The Boys in the Band
By Mart Crowley
Through June 29
Studio Playhouse, 14 Alvin Place
By GWEN OREL
It’s an old-fashioned play.
“The Boys in the Band” is one of those plays, like Edward Albee’s “Who’s Afraid of Virginia Woolf?” where the playwright uses a conceit to keep people in a room telling their stories. In “Virginia Woolf” it’s a demented party game, and Crowley, perhaps in a nod to the 1966 play, which opened just two years before his, uses the same device.
But who says old-fashioned is bad?
You might even sigh at the midcentury modern furniture and decor of Studio Players’ production (design by director E. Dale Smith-Gallo and actor Ken Budris), which runs through June 29.
There are nine characters, but most of the scenes involve only a couple of people talking at a time.
Still there’s no denying that Act Two sometimes drags, and you’ll likely get ahead of a lot of it.
Crowley’s play is often considered a groundbreaking drama in its straightforward, unapologetic presentation of homosexuals. It’s also gotten its share of disapproval for its portrayal of self-loathing, and stereotypical characters.
Merely being homosexual was a criminal offense until 1980 in New York City. In June 1969, the police raided the Stonewall Inn on Christopher Street, and the Stonewall riots began.
It was a very different time from the days of “Queer Eye for the Straight Guy” and “Will & Grace.”
This June marks 50 years since then, 50 years of gay pride.
In the play, Michael (Michael Smith-Gallo), a flamboyant but unhappy writer, throws a birthday party for his friend Harold (John L’Ecuyer).
Gay couples are invited, bearing casseroles, teaching dance steps.
Then Michael gets a call from his straight, married, old Georgetown roommate Alan (Bill Barry). Alan, in tears, begs to come over.
One of Michael’s guests, Emory (Aaron Kellner), whom Alan calls a “little pansy,” provokes Alan — who punches him.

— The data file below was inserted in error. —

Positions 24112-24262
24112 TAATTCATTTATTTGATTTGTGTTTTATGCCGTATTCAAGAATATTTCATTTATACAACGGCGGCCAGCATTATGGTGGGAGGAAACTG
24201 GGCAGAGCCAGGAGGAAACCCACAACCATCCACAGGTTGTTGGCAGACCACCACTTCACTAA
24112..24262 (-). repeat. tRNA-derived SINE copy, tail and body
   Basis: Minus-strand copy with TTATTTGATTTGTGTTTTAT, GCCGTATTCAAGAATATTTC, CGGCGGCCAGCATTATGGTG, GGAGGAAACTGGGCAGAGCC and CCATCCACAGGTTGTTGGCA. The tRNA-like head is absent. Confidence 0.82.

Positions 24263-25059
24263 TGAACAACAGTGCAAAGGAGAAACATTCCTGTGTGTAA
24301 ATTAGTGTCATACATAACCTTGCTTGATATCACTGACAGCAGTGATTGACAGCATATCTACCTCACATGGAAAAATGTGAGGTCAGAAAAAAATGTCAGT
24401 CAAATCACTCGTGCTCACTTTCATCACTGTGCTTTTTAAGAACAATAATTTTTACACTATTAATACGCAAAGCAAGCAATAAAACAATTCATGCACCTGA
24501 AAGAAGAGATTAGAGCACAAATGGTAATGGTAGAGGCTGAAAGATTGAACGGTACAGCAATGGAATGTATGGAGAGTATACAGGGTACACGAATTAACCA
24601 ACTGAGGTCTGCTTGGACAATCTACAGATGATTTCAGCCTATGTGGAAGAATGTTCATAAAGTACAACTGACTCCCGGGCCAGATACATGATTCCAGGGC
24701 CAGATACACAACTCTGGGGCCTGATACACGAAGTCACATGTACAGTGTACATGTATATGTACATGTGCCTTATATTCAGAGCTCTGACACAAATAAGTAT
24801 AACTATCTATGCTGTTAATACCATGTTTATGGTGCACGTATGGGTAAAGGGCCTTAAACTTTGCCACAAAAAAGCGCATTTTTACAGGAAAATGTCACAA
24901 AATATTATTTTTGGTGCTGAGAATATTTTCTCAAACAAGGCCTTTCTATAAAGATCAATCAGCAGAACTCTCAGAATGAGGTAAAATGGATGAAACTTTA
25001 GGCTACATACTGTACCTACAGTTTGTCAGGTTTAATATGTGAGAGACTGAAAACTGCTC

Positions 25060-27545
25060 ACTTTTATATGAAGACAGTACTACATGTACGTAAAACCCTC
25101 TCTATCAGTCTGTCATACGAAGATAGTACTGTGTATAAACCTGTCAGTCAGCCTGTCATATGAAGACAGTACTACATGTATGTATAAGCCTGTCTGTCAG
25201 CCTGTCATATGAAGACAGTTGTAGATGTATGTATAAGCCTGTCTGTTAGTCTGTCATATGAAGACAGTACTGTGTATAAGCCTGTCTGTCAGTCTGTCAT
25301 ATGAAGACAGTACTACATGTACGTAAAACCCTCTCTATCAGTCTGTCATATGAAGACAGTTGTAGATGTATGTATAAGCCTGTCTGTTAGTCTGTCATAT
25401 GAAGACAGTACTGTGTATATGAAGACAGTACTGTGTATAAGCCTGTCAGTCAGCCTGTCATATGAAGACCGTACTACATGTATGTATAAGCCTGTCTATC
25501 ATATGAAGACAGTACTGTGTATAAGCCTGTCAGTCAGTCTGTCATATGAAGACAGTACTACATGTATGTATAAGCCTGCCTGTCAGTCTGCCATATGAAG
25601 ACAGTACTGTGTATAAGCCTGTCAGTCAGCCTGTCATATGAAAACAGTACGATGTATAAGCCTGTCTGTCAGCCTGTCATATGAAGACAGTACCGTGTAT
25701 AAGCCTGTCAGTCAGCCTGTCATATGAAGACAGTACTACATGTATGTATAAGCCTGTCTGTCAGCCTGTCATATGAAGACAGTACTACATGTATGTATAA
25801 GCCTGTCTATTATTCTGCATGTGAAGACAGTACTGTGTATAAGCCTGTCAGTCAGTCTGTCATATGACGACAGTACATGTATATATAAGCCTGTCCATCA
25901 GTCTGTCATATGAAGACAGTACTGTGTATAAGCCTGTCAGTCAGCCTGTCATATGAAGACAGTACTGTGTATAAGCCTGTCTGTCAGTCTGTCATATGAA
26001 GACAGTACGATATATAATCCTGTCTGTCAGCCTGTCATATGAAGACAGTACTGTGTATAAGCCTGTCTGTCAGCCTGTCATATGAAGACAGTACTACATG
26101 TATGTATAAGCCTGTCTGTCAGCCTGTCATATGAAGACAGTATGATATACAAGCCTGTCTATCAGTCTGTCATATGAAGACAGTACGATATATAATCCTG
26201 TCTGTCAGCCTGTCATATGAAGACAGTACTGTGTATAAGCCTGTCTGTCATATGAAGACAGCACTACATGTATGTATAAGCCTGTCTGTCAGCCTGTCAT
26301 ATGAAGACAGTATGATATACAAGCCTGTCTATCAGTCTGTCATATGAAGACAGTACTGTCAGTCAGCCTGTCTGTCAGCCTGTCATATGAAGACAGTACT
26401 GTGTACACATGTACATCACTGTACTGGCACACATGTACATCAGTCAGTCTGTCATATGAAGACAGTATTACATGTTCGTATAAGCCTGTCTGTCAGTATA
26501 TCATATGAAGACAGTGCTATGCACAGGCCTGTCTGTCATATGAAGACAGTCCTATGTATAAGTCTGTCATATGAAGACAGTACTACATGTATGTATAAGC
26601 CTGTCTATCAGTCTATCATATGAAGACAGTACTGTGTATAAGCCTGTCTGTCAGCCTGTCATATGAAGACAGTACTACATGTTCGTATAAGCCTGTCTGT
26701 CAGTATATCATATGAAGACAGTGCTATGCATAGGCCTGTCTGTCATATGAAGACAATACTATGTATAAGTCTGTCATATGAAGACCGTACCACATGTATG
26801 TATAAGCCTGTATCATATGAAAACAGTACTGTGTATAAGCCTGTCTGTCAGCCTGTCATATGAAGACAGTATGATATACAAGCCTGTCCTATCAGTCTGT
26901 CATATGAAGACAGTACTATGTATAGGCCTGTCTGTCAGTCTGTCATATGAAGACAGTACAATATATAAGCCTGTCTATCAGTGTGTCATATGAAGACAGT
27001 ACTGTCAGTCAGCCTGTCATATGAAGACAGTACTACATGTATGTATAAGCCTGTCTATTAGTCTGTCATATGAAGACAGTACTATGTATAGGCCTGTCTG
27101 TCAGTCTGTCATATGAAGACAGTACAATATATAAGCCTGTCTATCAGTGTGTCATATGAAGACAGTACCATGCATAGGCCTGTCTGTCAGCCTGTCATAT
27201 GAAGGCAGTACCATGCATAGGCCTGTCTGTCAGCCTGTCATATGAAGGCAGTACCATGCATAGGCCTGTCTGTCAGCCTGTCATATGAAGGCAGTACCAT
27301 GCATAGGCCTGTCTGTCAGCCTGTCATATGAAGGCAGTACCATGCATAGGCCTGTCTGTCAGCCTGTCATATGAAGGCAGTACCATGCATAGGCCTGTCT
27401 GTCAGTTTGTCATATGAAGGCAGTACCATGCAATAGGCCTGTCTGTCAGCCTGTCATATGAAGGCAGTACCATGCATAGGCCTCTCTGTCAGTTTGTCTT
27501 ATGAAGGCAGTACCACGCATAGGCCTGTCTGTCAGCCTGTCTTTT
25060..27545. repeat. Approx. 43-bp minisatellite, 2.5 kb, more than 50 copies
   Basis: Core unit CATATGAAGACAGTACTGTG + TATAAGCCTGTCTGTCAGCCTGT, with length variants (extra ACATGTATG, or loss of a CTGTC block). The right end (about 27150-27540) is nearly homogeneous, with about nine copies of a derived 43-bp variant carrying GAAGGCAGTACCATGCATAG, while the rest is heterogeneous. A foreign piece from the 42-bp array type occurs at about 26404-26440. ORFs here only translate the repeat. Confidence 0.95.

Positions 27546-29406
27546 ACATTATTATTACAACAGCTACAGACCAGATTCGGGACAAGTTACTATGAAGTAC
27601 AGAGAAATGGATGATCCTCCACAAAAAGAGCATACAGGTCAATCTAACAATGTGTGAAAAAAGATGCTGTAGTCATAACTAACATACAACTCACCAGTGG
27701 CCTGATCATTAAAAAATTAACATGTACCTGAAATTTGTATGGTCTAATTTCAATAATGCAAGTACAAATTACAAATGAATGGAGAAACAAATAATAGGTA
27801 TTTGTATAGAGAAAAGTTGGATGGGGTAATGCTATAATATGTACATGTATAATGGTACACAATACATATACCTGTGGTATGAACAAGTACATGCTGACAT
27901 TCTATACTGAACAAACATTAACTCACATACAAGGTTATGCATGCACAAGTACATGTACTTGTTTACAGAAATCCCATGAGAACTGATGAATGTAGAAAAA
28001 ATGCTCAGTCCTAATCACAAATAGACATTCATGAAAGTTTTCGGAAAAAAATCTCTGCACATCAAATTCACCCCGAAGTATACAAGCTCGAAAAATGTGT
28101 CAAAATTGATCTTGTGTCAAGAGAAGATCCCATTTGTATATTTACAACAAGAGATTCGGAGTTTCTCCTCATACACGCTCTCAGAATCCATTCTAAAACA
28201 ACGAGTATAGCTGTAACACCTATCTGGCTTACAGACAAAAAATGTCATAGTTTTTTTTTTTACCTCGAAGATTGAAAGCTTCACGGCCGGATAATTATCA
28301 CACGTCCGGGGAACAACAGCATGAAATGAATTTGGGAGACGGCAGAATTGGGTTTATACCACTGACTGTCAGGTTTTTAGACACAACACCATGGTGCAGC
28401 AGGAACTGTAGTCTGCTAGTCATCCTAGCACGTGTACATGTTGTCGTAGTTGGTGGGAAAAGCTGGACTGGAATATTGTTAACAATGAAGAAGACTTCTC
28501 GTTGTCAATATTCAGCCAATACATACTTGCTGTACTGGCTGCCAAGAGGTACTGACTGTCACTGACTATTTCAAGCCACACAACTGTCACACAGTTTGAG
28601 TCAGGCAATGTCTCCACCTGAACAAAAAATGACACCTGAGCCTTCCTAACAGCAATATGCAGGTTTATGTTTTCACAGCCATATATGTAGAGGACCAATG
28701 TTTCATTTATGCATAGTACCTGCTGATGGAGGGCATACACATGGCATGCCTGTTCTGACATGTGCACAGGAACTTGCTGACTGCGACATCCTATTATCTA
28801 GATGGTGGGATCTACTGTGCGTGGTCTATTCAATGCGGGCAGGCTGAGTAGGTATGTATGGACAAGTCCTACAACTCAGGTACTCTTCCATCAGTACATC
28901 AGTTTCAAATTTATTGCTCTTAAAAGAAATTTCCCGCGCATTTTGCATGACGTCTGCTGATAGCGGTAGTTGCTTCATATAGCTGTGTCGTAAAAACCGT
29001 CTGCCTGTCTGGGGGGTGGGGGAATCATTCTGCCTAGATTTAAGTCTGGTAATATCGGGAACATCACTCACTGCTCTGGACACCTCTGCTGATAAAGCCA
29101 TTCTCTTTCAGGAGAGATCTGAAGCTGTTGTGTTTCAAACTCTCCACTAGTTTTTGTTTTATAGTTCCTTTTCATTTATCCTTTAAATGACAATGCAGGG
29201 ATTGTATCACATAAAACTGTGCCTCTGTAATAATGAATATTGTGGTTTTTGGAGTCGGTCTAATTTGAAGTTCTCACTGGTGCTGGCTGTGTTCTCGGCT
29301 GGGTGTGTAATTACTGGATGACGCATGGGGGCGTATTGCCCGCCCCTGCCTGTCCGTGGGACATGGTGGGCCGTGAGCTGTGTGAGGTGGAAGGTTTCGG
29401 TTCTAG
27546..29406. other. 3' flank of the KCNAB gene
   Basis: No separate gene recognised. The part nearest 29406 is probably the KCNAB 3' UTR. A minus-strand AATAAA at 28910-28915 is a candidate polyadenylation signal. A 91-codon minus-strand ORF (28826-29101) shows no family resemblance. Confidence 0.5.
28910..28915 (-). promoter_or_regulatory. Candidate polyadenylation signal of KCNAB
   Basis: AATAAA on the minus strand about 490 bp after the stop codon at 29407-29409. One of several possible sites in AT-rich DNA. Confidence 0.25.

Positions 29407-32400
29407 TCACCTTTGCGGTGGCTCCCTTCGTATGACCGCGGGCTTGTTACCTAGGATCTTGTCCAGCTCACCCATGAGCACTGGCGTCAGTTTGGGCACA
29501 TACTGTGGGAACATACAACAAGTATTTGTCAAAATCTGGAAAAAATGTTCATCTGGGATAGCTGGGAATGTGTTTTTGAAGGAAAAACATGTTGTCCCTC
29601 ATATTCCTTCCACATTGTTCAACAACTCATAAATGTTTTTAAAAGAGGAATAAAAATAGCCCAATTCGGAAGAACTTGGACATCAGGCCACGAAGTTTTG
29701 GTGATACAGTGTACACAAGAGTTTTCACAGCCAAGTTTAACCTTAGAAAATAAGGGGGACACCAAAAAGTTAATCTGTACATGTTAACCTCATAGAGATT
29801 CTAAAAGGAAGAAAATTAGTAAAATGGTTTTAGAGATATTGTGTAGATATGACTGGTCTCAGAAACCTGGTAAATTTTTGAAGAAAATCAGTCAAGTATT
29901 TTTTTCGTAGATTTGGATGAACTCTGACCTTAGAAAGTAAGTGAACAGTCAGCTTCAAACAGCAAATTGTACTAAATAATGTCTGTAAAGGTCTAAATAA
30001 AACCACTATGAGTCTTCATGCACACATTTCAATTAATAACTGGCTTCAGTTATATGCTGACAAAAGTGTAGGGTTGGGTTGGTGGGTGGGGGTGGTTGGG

Michael, who’d sworn off drinking for five weeks, takes a swig just as the lights go down.
It’s in Act Two that we get the revelatory party game.
Now drunk, Michael is pissy and insists everyone play a game where they call the person they really loved, with points awarded for speaking and saying “I love you.”
Every character then gets a little monologue about gay love, generally unrequited.
And it’s clear Michael expects Alan to call some man.
Overall, E. Dale Smith-Gallo does a fine job keeping action moving and clear, no easy task for a large ensemble, most of whom are onstage most of the time.
Costume designs by Amy Fox and Martha Bauver nicely put all the gay men in patterned trousers or shorts except for conservatively dressed math teacher Hank. As Michael, Michael Smith-Gallo’s movie impressions and mood swings sometimes grate; it’s hard to tell which Michael is pushing too hard, but mostly, it works. (On the other hand, repeated lines about his hair falling out don’t work at all; the audience has eyes). Kellner’s Emory steals every scene as he calls everyone “Mary” and curtsies, using his shorts as a skirt.
Emory also uncomfortably addresses his lover, Bernard, as an “African queen.” (But don’t worry, that too gets confronted in the party game).
Josh Musgrave’s Bernard shows range and sensitivity, particularly in his call to the son of the woman his mother cleaned for. Here’s hoping to see more of him soon.
Though not every performance succeeds equally, overall “The Boys in the Band” is a fine ensemble portrayal of a moment and a mood.